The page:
Yes, Rojhaz is actually Steve Rogers, Captain America. At some point in our future, America is taken over by a dictator who makes himself President for Life. (“Because Life Matters”). Captain America has found himself fighting his own government before; back in the '70s, Jack Kirby had him fighting a conspiracy led by none other than Richard Nixon. Then during the Reagan Era, the Administration decreed that the Captain America costume and shield were government property and so Cap had to toe the White House line. Cap responded by turning over the shield and adopting a new costume and identity, until his replacement did so badly that he was asked to come back. 1602 was written during George W. Bush's administration, and the dictator from Cap's flashback does look a lot like Dubya, although from the coloring I think he was meant to be the Purple Man, a Daredevil villain with mind-control powers. (Also known as Kilgrave, for fans of the TV series “Jessica Jones”).

Cap had led the Resistance against the President-For-Life until he was captured and exiled into the past using an experimental time machine. Cap's incongruous presence in the wrong time is what was causing the reality storms which threaten the whole Earth and could spread throughout not only this universe but all the others as well.

Reed now has all the pieces he needs to figure out what must be done. They must find the rip in reality through which Cap originally came, stabilizing it using the Inquisitor's power of magnetism combined with Thor's lightnings, and sending Rojhaz back to his own time. Sounds easy, right?

Well, things are never that easy. Cap's mission in life has always been to protect America; and here he is in a position to serve as America's Guardian from its very beginning; to guide the country through its very birth. And then there's Banner and Peter, sent to kill Fury. And what about Fury? He is a man without a country, now. What will he do?

Well, the universe is saved, of course, and the universe repaired; but the Brave New World of 1602 is not wiped out. It continues to exist as its own timeline, a sub-universe that the Watcher receives as a kind of souvenir.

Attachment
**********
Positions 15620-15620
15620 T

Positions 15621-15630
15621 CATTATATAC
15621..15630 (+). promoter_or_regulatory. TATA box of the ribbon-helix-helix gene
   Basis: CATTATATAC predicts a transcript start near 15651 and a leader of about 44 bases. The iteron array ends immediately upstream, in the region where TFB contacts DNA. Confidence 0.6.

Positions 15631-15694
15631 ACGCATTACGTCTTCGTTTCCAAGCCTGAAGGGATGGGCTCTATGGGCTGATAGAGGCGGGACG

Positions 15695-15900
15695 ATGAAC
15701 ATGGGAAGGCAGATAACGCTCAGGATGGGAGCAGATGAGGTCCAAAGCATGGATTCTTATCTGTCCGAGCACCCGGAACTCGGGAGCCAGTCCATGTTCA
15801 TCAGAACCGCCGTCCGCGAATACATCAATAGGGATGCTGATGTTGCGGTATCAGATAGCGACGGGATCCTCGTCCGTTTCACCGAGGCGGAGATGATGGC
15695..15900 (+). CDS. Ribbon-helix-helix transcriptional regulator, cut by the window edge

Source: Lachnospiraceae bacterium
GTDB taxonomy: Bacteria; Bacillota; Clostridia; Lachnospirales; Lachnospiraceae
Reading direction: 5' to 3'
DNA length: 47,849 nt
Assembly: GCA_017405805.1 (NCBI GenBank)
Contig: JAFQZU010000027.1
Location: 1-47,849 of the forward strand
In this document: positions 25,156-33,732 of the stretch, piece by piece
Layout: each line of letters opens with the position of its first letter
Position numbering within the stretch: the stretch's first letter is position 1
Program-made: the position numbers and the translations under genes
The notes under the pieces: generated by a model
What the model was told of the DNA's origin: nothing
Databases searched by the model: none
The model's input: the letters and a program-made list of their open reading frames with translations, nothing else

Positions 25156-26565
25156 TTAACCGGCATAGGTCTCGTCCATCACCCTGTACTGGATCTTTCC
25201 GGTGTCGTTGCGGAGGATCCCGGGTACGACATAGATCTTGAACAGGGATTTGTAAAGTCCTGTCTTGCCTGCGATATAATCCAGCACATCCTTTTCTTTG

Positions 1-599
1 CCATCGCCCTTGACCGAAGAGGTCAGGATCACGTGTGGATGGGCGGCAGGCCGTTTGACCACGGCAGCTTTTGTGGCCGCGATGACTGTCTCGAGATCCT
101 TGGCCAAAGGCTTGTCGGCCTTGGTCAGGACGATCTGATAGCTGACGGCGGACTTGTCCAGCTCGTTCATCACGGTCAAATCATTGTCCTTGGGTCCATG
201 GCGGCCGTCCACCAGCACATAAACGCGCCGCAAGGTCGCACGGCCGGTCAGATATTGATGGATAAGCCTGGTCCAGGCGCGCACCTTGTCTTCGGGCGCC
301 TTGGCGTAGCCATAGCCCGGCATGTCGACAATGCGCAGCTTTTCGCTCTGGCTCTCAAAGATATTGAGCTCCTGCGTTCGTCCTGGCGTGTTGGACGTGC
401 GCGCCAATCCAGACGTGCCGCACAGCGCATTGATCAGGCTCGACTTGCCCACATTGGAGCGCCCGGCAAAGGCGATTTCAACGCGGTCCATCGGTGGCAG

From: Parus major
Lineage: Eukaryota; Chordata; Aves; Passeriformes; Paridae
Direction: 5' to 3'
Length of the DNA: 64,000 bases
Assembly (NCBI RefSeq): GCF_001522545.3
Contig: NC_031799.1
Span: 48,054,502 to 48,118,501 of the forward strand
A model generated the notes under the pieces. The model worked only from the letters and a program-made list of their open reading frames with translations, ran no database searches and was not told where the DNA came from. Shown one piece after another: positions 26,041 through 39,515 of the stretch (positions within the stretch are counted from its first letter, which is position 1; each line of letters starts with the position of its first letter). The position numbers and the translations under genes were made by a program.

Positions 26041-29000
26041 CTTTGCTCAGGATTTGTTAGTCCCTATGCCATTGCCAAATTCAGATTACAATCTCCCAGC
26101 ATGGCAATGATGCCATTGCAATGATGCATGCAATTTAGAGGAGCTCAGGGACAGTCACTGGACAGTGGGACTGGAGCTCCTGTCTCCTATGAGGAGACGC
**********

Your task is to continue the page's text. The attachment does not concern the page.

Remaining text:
The series led to a couple sequels: 1602: THE NEW WORLD continued the story with an Elizabethan analogue to Iron Man coming to America to hunt down Banner, who has been transformed into a huge, Hulking creature. MARVEL 1602: FANTASTICK FOUR, written by Peter David, brings the Four to London where they fight Otto von Doom, who has kidnapped William Shakespeare to make the bard write a play about him. SPIDER-MAN: 1602 takes Peter Parquah back to Europe, where he meets still more Elizabethan counter-parts to Marvel heroes and villains.

There are many lovely moments in MARVEL: 1602, such as the banter between King James and Petros, the messenger who "runs fast"; or the scene in which a certain Mutant Master of Magnetism first demonstrates his power; (yes, I was expecting it, but it was still beautiful). Some of the in-jokes are a bit forced, such as Javier's wish that he could construct "...a room in which dangers would come from nowhere..." to train his students; or the revelation that young Robert Trefusis, the lad in Javier's group with ice powers, is the grandson of Sir Francis Drake, (Okay, Bobby Drake. We get it now). Some of them are wonderfully apt, such as Sir Nicholas' assertion to his young assistant Peter Parquah, "We are the Queen's shield. We are the nation's shield. Never forget that."